This article was originally published in The Hill.

Oral arguments before the Supreme Court at the end of this month will provide a dramatic setting for the national debate over the fairness of race-conscious admissions in higher education.

But the drama is not so much in what we will hear—in both these cases, the parties have laid out their arguments already. Lines are drawn across society too. For many, the real issue is how we can fairly address historical inequities in higher education.

Not only have the arguments been made, but to our enormous regret, it feels as if the court’s decision is predictable. We want to be wrong, but the new court makeup, its decision in the abortion case, and other factors are unmistakable signs to court watchers about the outcome here. The Washington Post headline on a Noah Feldman essay put it this way: “Supreme Court will end the era of college diversity.”

If that happens, the consequences for Black students, Hispanic and Latino students, and Native Americans are clear. As the Georgetown University’s Center on Education and the Workforce found, bans on race-conscious admissions in several states were followed by reductions in racial diversity.

“Without race-conscious affirmative action in college admissions, it will be harder, if not impossible, for the nation’s selective colleges and universities to serve a student population that reflects the diversity of American society,” the center’s Anthony Carnevale writes.

“Affirmative action was originally intended to compensate for the harms affecting the people most disadvantaged by our country’s long and still unresolved history of racism. We believe that the playing field for entry to selective colleges will be leveled when their student bodies mirror the demographics of the population. Race-conscious affirmative action in college admissions is just one tool to achieve progress toward this social goal, but it’s a tool for which we haven’t yet found a workable substitute.”

We are still working this out as a nation. Recent polling suggests most Americans support efforts to increase diversity in higher education but nonetheless oppose using race in admissions.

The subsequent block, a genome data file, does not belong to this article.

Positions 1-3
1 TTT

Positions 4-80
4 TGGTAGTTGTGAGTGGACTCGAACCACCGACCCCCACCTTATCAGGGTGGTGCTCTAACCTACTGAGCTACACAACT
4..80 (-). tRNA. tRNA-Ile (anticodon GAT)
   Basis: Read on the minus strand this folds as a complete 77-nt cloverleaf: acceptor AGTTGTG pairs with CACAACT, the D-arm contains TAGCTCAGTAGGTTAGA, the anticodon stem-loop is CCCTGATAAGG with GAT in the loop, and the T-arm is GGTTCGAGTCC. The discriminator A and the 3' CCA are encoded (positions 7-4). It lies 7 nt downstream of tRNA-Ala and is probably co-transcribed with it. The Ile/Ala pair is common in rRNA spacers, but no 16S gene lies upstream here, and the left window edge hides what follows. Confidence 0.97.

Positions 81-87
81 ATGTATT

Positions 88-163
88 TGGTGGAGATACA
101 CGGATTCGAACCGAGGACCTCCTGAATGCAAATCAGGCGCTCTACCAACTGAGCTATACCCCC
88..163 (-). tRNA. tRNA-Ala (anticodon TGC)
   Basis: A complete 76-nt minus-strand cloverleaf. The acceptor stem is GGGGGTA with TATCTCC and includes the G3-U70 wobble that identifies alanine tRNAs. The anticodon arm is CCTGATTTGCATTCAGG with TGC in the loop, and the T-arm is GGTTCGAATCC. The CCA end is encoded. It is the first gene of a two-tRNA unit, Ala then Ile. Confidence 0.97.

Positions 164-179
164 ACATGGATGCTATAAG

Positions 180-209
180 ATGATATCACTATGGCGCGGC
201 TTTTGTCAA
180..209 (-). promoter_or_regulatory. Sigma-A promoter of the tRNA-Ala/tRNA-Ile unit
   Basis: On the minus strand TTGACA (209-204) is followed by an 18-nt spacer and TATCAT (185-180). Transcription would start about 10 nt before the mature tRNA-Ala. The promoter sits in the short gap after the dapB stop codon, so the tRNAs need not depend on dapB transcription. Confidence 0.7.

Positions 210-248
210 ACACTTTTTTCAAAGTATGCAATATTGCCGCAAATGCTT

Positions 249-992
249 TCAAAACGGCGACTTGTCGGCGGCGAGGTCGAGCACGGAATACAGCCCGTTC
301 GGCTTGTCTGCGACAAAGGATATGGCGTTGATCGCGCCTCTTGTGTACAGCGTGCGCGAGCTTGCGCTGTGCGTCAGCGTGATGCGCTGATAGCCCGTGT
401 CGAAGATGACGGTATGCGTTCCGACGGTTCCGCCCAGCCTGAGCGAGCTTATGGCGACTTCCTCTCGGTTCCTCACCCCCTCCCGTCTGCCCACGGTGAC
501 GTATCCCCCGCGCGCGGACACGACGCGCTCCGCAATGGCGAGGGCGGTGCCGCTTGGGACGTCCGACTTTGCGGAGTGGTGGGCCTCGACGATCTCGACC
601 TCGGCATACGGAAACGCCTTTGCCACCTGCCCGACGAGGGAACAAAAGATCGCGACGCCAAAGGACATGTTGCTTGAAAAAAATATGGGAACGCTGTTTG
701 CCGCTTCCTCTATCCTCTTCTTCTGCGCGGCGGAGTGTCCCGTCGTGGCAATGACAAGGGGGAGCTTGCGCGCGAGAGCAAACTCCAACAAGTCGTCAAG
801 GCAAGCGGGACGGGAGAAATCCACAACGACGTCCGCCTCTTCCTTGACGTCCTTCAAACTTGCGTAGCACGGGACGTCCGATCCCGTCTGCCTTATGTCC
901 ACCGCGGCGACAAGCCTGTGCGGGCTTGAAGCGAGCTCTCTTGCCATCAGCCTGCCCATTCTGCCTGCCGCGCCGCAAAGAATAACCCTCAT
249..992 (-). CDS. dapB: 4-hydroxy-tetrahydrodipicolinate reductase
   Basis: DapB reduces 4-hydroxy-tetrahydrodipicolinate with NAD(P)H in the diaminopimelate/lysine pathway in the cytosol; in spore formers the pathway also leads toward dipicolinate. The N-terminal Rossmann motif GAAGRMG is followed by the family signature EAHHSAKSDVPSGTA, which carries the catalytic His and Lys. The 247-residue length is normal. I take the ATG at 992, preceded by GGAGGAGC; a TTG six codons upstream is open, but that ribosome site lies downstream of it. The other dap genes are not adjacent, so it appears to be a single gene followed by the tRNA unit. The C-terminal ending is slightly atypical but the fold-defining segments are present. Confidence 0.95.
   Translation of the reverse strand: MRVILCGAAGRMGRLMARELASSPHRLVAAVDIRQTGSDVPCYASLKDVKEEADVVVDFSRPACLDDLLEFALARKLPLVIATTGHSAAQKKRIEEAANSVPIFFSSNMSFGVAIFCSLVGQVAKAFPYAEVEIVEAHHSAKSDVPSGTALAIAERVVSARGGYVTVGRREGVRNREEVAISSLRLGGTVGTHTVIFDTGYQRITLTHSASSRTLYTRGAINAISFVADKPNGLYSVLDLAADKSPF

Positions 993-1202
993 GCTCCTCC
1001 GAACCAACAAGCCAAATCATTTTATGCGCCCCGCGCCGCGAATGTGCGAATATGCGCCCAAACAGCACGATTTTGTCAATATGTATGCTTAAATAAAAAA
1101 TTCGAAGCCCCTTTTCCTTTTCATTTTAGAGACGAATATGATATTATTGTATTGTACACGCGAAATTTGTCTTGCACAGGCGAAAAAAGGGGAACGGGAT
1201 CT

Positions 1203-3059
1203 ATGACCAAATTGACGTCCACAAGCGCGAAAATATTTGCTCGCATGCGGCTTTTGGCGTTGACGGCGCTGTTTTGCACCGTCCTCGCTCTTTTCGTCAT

The unwinding of these programs could take another step forward on Oct. 31, the first day of the Supreme Court’s session, when the justices will hear oral arguments on Students for Fair Admissions v. President and Fellows of Harvard College and Students for Fair Admissions v. University of North Carolina.

Both cases assert that the schools’ admissions policies, which take race into account as part of an effort to build diverse and representative student bodies, violate the Civil Rights Act of 1964. The complaint against UNC also contends the university’s policies violate the equal protection clause of the 14th Amendment of the U.S. Constitution.

These cases were brought as part of an effort by Students for Fair Admissions to find plaintiffs who had been denied admission to desired schools and pair them with conservative attorneys.

The group lost a similar case against the University of Texas in 2016, but since then, three new conservative justices—Neil Gorsuch, Brett Kavanaugh, and Amy Coney Barrett—have joined the court.

Previous courts had shown deference to affirmative action’s nearly 45-year-old history as a legal precedent. However, in the Dobbs decision, which overturned Roe v. Wade, the court signaled that it does not feel bound by longstanding precedents.

If the Supreme Court does rule against Harvard and UNC, the implications of banning this method for promoting diverse student bodies could be profound, in effect prodding America’s colleges and universities to move in one direction while both history and basic good sense are moving in another.

This nation’s march toward diversity accelerates with the dawn of every new day. The most conservative estimates say the United States will stop being a majority-white nation in just slightly more than 20 years.

In recognition of this reality, savvy American businesses are doubling and tripling their efforts not just to diversify their workforces but also to find employees who can work successfully with colleagues, clients, and customers who come from varied backgrounds. Many businesses see these efforts as essential to their success and possibly even to their survival.

This is why so many of America’s largest employers, most prominent colleges and universities, civil rights organizations, and even the U.S. solicitor general have lined up with Harvard and UNC.

The arguments advanced by their amicus briefs follow a similar theme. They contend that colleges and universities render a great common good by educating citizens and workers who are as diverse as America itself. In short, they want higher education to prepare people to meet coming challenges. That is a reasonable expectation.

But what if at least five justices buy this challenge and strike down race-conscious admissions policies? Such a ruling will not change reality. The future still will come.

America’s colleges and universities still must meet that future. The court could make that task harder, of course—but no less essential.

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